Virginia Hyvarinen loved politics and she loved people. The more radical and forgotten, the better.
For more than two decades, she worked as a librarian for the Duluth Public Library and spent her life pushing for social change.
Hyvarinen died March 29 at 95 after a fall in New York City, where she had lived since 2004.
“She was so tolerant of human foibles and mistakes — unless they involved any mean-spiritedness or bigotry or greed,” said Susan O’Brien, a writer and longtime friend who lives in New Hampshire. “And then she ferociously did not tolerate them.”
Born in Albion, Mich., to an Irish-American father and French-American mother, the former Ginny Dunn grew up in Detroit and was forever shaped by the ravages of the Great Depression. Because her father worked for a cement company, their family weathered the economic hardships of the 1930s better than many in their middle-class neighborhood. The sight of a small girl eating oatmeal at a roadside table after her family had been evicted shook her to the core, her daughter said.
“This was a horrible thing that happened to good people,” said Eva Hyvarinen, the third of her four children. “That had an effect on her. She didn’t like injustice. That was her story for the rest of her life.”
After graduating from the University of Detroit, Hyvarinen took a job at the Detroit News working in “the morgue,” where the newspaper kept archives and reference books. She was so good at research, her boss suggested she take classes in library science. She earned a master’s at the University of Michigan.
While there, she met a dark-haired man at a school dance who loved to rumba, tango and cha-cha-cha. She presumed he was from South America, but Matti Hyvarinen was from eastern Finland, and the two soon married.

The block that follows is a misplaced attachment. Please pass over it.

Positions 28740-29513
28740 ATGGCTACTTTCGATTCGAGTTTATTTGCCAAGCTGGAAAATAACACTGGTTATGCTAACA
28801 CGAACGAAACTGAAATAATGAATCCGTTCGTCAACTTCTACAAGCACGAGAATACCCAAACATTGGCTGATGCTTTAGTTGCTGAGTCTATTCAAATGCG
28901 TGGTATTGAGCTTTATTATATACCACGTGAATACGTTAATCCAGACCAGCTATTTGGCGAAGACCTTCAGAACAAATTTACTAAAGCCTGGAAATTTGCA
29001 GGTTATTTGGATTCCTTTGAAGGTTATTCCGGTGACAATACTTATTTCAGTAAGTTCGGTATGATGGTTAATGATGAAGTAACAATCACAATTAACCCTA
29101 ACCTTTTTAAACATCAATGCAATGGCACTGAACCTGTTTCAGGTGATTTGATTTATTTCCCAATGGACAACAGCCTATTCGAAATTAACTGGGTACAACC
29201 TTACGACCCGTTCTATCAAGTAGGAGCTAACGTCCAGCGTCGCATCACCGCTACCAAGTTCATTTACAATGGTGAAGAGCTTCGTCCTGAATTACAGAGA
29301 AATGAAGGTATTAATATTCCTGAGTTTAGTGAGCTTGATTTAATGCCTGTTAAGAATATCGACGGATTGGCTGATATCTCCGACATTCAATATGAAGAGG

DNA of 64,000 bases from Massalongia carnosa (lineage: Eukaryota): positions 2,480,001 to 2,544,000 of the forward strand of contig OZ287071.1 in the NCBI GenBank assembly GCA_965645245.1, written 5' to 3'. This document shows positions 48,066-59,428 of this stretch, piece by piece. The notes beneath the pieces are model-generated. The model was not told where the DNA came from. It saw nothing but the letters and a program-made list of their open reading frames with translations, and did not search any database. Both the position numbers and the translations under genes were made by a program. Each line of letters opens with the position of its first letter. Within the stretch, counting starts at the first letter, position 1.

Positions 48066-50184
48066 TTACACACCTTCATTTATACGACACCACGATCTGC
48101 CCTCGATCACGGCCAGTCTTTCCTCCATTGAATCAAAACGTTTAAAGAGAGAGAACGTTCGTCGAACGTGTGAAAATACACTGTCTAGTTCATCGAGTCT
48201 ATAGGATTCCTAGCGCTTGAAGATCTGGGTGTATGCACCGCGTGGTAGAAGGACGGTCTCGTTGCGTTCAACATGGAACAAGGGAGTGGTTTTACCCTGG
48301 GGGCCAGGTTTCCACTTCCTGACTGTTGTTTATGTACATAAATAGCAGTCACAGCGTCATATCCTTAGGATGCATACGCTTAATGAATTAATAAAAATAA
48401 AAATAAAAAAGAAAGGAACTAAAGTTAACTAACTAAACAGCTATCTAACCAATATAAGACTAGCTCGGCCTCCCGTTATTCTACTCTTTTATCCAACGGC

Matti was a scientist studying wood technology on a Fulbright scholarship, which helped him get a visa to the United States. His immigration status hit a snag a few years into their marriage, forcing the young couple and their infant daughter to move to Helsinki and live with Matti’s mother. They gained reentry to the U.S. about a year later and landed in International Falls, Minn., where Matti worked for the company that would become Boise Cascade. Virginia volunteered for the planning commission, hospital auxiliary and League of Women Voters.
When a city councilman died in 1965, she ran for his seat and became the city’s first female council member. Her daughter remembers going door to door, and the stacks of nail files her mother printed with her name to encourage women to vote. Though her mother liked to wear gloves, hats and big bold prints, she connected with the downtrodden and voiceless.
The family moved to Duluth, and Hyvarinen chose to spend the rest of her life as a rebel, working the system from the outside. She protested the war in Vietnam, joined the fight for civil rights, and stood up with farm workers and labor unions. She fought the freeway through downtown Duluth and was fiercely pro-choice.
Her skills as a researcher were without peer, said several friends and associates, earning her credits in dozens of published works. When she and her husband retired and moved to Cambridge, Mass., she continued to take on research projects. Her favorites centered on unearthing history’s forgotten radicals.
Last year, a friend pushed her wheelchair along the streets of New York City so she could participate in a march on climate, jobs and justice. “She lived life on her own terms,” O’Brien said.
In addition to Eva, she is survived by children Anne, John and Georg, all living in the Twin Cities area, and one grandson.